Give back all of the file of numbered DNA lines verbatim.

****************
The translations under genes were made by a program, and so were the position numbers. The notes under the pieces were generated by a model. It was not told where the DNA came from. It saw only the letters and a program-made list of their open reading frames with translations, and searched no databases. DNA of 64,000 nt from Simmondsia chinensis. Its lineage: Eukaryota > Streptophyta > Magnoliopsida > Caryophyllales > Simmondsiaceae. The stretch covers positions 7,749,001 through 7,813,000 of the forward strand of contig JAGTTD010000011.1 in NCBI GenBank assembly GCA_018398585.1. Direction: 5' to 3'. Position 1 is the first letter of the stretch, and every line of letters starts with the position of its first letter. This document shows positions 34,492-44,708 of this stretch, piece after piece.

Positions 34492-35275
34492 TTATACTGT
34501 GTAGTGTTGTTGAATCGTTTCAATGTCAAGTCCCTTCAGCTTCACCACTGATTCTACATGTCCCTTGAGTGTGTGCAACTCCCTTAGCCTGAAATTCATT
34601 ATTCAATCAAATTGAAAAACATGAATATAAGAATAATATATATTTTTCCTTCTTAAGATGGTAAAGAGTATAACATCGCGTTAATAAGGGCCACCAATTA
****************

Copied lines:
The translations under genes were made by a program, and so were the position numbers. The notes under the pieces were generated by a model. It was not told where the DNA came from. It saw only the letters and a program-made list of their open reading frames with translations, and searched no databases. DNA of 64,000 nt from Simmondsia chinensis. Its lineage: Eukaryota > Streptophyta > Magnoliopsida > Caryophyllales > Simmondsiaceae. The stretch covers positions 7,749,001 through 7,813,000 of the forward strand of contig JAGTTD010000011.1 in NCBI GenBank assembly GCA_018398585.1. Direction: 5' to 3'. Position 1 is the first letter of the stretch, and every line of letters starts with the position of its first letter. This document shows positions 34,492-44,708 of this stretch, piece after piece.

Positions 34492-35275
34492 TTATACTGT
34501 GTAGTGTTGTTGAATCGTTTCAATGTCAAGTCCCTTCAGCTTCACCACTGATTCTACATGTCCCTTGAGTGTGTGCAACTCCCTTAGCCTGAAATTCATT
34601 ATTCAATCAAATTGAAAAACATGAATATAAGAATAATATATATTTTTCCTTCTTAAGATGGTAAAGAGTATAACATCGCGTTAATAAGGGCCACCAATTA